At this point, I’d like to give out a few different awards from the season. I took a look back at the season from a high level and reached these conclusions, so do try your best to not get mad at me for them!
Let’s get started.
Oakland Athletics send:
Kansis City Royals send:
For my money, the best trade of the year, and one that helped Kansas City make it into the playoffs. At $1.2 and having scored more than 552 points on the year, Villar may be one of the top value-output players in the league, this side of Mookie Betts.
I should be clear in stating that I think this trade was a win for KC. From the Oakland side, I don’t really understand it is as much, as he received 0 prospects from the top 100. Jorge Bonifacio looks like a decent prospect and is ranked #2 in the KC system, whild Tyler Mahle is likely the second best player coming back in the deal, and he is #7 ranked in the Astros system. Villar, on the other hand, was the 25th ranked overall player last year.
That said, prospect rankings are not necessarily gospel, so who knows, maybe this trade looks nice for both teams this year or soon. But in looking right now, it’s a clear win for the Royals.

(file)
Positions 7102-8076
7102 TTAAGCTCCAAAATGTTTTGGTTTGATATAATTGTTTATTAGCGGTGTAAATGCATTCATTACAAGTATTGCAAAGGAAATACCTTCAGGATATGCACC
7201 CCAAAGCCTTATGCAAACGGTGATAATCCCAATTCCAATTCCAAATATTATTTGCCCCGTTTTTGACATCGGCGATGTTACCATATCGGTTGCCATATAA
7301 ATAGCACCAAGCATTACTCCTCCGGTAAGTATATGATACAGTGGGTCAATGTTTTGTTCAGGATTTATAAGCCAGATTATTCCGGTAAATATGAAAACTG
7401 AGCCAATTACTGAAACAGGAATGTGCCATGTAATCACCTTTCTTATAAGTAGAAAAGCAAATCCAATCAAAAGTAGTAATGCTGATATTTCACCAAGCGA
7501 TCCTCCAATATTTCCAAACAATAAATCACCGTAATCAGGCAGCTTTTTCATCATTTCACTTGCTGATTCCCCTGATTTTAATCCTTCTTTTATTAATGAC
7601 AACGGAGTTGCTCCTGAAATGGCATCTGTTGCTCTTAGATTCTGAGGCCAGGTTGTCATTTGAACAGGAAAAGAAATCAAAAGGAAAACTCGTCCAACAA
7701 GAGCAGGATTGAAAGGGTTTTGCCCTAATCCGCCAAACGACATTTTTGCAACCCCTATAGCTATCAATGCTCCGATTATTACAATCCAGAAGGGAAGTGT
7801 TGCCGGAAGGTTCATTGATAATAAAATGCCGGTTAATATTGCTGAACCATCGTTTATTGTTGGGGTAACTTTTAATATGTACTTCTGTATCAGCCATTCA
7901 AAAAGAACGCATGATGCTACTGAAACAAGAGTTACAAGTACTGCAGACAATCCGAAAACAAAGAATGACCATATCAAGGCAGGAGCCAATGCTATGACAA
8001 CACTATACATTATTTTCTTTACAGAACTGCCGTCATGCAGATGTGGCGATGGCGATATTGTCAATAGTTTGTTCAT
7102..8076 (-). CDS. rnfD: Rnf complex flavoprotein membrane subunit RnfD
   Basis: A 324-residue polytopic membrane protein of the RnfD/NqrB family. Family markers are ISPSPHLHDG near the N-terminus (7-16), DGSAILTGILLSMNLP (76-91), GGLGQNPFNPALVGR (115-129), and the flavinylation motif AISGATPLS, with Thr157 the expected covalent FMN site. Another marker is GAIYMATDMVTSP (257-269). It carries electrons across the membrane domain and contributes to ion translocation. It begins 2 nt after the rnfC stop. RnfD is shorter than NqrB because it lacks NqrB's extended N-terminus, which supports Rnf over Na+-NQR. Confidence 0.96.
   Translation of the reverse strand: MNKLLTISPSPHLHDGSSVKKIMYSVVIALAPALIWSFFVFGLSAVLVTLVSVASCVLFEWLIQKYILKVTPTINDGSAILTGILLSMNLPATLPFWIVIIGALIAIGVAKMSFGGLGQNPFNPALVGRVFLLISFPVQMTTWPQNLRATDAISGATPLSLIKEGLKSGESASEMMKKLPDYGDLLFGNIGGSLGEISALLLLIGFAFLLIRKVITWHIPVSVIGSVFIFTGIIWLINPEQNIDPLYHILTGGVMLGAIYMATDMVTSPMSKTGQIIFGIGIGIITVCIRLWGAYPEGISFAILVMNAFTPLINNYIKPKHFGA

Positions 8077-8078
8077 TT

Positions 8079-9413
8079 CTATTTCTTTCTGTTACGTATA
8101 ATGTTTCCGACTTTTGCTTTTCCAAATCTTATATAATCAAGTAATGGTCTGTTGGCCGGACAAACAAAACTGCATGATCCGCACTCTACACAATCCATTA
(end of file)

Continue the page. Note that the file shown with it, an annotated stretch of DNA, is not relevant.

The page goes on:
Biggest /most controversial trade:
I hate to involve myself in any of these superlative mentions, but I would say that this was most likely, in fact, the biggest and perhaps most controversial trade, given the amount of players.
In the deal, I sent Dansby Swanson over to Tampa Bay, who set back:
- Zack Greinke
- Chris Davis
- Shawn Kelley
- Christian Bethancourt
- Johnny Giavotella
As well as the following prospects:
- German Marquez
- Andrew Velazquez
- Jomar Reyes
- Jake Fraley
- Dustin Fowler
- Chris Betts
Now, to put this deal into perspective, Malcolm and I were engaged in trade talks for a while before it got to this. I basically told him I wasn’t going to trade Swanson to him, but he countered with a deal that I just could not refuse.
If you boil this down, I’ve already dropped Bethancourt and Giavotella, and I traded Chris Davis last year for Todd Frazier, who I traded this year for catching prospect Austin Hedges and Jedd Gyorko. I also plan to keep Greinke. But in return, Malcolm has (what we both believe to be) a young, cheap, cornerstone player at a premium position. Yes, it looked big on the surface, and it was, but ultimately, we both though it to be more than fair.